8 of the Best Science Books to Read This Summer

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Look, we're not saying that the required reading for classes can't be fun – but now that it's summer, it's nice to create your own reading list, right? No matter what you're into, there's a fun and interesting new science book you won't want to put down. Try one of these books to step up your beach-read game this summer!

Into Animals and Biology?

Summer's the best time to get outside and get hands-on learning about nature. But if the weather's not cooperating, these reads will help you explore the natural world from the comfort of your home.

Spying on Whales by Nick Pyenson

When it comes to animal intelligence, whales are near the top. Some scientists even think they could be smarter than humans! But exactly how whales think, act and evolved remains a mystery – one that Smithsonian paleontologist Nick Pyenson starts to unravel in this book, thanks to the help of the Smithsonian's impressive collection of fossils. This one's a must-read into you're into evolution – or you're taking a beach vacation and want to learn more about ocean wildlife!

If you've followed biology and climate change over the past few years, chances are you've heard one word over and over: pollinators. And as one of the biggest pollinator species, bees are responsible for keeping tons of essential crops – like almonds, apples and more – going, which makes them crucial for our food supply. Buzz: The Nature and Necessity of Bees walks you through exactly why bees are so important for the planet, and it'll inspire you to plant some bee-friendly flowers in your garden.

Wanna Read About Climate and the Environment?

Okay, climate reading might not exactly be fun (unfortunately, it's all a little scary) – but these page-turners will give you expert insight into what might be the most important scientific issue of our time.

If it seems like every climate scientist is warning of natural disasters, well, that's not far off. This book goes into some of the biggest natural disasters (from the volcanic eruption in ancient to Pompeii to the devastation of Hurricane Katrina) with a focus on how they've changed society – and what it might mean for the future.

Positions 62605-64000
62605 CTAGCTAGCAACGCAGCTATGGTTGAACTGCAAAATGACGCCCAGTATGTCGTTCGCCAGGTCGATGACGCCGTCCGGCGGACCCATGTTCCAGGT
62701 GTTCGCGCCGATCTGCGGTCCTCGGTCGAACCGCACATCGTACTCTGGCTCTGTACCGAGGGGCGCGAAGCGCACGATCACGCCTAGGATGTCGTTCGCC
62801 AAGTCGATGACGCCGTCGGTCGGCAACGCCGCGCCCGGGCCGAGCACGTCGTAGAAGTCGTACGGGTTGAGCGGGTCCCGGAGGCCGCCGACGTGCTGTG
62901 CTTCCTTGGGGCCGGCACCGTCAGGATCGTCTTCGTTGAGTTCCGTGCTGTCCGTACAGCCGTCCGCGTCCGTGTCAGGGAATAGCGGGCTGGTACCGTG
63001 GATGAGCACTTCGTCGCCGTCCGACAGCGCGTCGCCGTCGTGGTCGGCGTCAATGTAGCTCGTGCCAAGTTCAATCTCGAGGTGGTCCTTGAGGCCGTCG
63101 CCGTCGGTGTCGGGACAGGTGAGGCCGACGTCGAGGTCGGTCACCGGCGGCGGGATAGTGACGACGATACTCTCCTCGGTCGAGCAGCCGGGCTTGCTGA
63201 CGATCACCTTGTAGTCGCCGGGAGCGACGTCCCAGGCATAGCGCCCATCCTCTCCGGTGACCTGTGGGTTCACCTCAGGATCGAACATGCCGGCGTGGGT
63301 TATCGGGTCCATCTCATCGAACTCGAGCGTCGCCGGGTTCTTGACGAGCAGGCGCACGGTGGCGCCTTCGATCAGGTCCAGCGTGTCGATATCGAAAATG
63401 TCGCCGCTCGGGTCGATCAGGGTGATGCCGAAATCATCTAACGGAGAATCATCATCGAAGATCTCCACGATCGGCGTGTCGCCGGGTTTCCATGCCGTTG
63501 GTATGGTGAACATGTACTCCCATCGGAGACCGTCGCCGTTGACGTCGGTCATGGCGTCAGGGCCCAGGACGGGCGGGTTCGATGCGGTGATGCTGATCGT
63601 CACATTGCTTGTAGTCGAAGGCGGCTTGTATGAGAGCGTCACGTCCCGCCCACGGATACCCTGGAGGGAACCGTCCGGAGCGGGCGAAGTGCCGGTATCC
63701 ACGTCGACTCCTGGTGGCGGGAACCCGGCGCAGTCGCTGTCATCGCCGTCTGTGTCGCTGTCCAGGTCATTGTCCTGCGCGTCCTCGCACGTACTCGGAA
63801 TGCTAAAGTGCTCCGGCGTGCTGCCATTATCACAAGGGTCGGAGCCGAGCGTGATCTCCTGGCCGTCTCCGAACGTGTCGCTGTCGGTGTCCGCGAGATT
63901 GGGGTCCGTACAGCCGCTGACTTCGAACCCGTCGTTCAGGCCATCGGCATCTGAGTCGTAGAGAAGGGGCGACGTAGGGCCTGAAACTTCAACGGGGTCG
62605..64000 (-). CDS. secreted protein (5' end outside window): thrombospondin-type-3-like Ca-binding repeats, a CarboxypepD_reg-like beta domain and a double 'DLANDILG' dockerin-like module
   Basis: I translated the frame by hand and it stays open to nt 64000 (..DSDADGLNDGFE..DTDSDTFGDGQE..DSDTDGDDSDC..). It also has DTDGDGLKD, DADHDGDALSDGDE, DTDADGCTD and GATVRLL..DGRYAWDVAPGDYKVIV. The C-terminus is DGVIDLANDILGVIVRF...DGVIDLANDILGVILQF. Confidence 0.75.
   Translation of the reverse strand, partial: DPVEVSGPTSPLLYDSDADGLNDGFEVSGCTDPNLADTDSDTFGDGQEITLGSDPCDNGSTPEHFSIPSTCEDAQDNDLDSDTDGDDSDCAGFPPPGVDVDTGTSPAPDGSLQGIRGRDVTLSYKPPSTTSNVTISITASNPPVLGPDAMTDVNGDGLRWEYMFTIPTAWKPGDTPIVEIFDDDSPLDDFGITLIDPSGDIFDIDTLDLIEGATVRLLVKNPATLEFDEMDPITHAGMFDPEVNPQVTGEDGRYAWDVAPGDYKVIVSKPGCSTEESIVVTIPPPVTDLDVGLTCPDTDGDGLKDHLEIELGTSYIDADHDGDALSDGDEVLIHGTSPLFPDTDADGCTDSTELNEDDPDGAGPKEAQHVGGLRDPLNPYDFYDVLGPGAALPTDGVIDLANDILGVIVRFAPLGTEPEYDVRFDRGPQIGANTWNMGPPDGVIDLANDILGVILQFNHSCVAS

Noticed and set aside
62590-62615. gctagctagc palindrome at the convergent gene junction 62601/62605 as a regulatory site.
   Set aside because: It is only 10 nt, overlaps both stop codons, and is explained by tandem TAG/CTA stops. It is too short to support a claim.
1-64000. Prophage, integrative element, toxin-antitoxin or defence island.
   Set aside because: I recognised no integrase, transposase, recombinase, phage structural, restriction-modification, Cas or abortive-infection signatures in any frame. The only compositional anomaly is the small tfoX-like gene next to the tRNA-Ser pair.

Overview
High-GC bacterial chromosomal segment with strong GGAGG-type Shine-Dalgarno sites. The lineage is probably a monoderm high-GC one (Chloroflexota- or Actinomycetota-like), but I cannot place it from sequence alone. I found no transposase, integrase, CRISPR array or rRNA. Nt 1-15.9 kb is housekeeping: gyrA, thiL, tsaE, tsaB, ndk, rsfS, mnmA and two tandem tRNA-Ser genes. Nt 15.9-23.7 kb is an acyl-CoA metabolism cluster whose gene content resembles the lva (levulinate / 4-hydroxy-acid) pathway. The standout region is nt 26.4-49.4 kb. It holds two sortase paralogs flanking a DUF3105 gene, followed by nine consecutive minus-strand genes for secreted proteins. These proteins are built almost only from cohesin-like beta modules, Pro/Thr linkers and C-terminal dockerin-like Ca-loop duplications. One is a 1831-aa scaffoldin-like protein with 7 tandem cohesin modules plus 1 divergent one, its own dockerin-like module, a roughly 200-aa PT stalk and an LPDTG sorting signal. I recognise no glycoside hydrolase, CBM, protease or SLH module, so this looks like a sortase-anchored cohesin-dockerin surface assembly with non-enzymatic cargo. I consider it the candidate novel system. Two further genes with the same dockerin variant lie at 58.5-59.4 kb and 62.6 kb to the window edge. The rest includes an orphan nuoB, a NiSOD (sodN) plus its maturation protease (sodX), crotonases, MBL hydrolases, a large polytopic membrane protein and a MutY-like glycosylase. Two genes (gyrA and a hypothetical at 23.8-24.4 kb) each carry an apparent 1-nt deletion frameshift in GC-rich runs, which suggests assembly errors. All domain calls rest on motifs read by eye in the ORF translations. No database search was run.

Speaking of the future, The Uninhabitable Earth goes into exactly what Earth's future might look like – and, as you can probably guess from the title, it looks a little grim. We'll be honest, this book is a bleak look into how climate change will affect the planet – but it's also an inspiring call to action. You'll be passing this one on to your friends and family after you're done!

Let's Learn Human Behavior

Feeling a little introspective this summer? Take a deep dive into the human brain! Try these reads to keep up with the latest research in where we came from and why we act the way we do.

We'll let you in on a little secret – race is a social construct, and it has no real basis in biology. So what's up with the resurgence in race science recently? Journalist Angela Saini walks you through the scary history of race science – think Hitler and the Holocaust – and talks about the lack of real science behind the concept of "race." This one's a must-read for thinking critically about the race "science" you'll find online.

It's easy to think of human's evolutionary tree as, well, a tree with defined branches that separate us from our ancestors, right? But it turns out the truth is more complicated. In Who We Are and How We Got Here, scientist David Reich walks you through the genetics of how humans evolved, and what those genetics reveal about human behavior throughout history.

Explore Space (from the Beach)

If your ideal summer destination is the cosmos, we've got the perfect reads for you.

It's been 50 years since man first landed on the moon. And, now that climate change threatens to make part of the world uninhabitable, some of the richest people on Earth are planning to make space colonization a reality. This book looks at the new space race, and how billionaires might shape space exploration in the future.

So, do aliens really exist? We still don't know – but astrophysicist Adam Frank thinks it's highly likely that many of the planets in our universe hosted (and may currently host!) advanced alien species. Whether you're a skeptic or you want to believe, you won't want to put this one down.

References

About the Author

Sylvie Tremblay holds a Master of Science in molecular and cellular biology and has years of experience as a cancer researcher and neuroscientist. Before launching her writing business, she worked as a TA and tutored students in biology, chemistry, math and physics.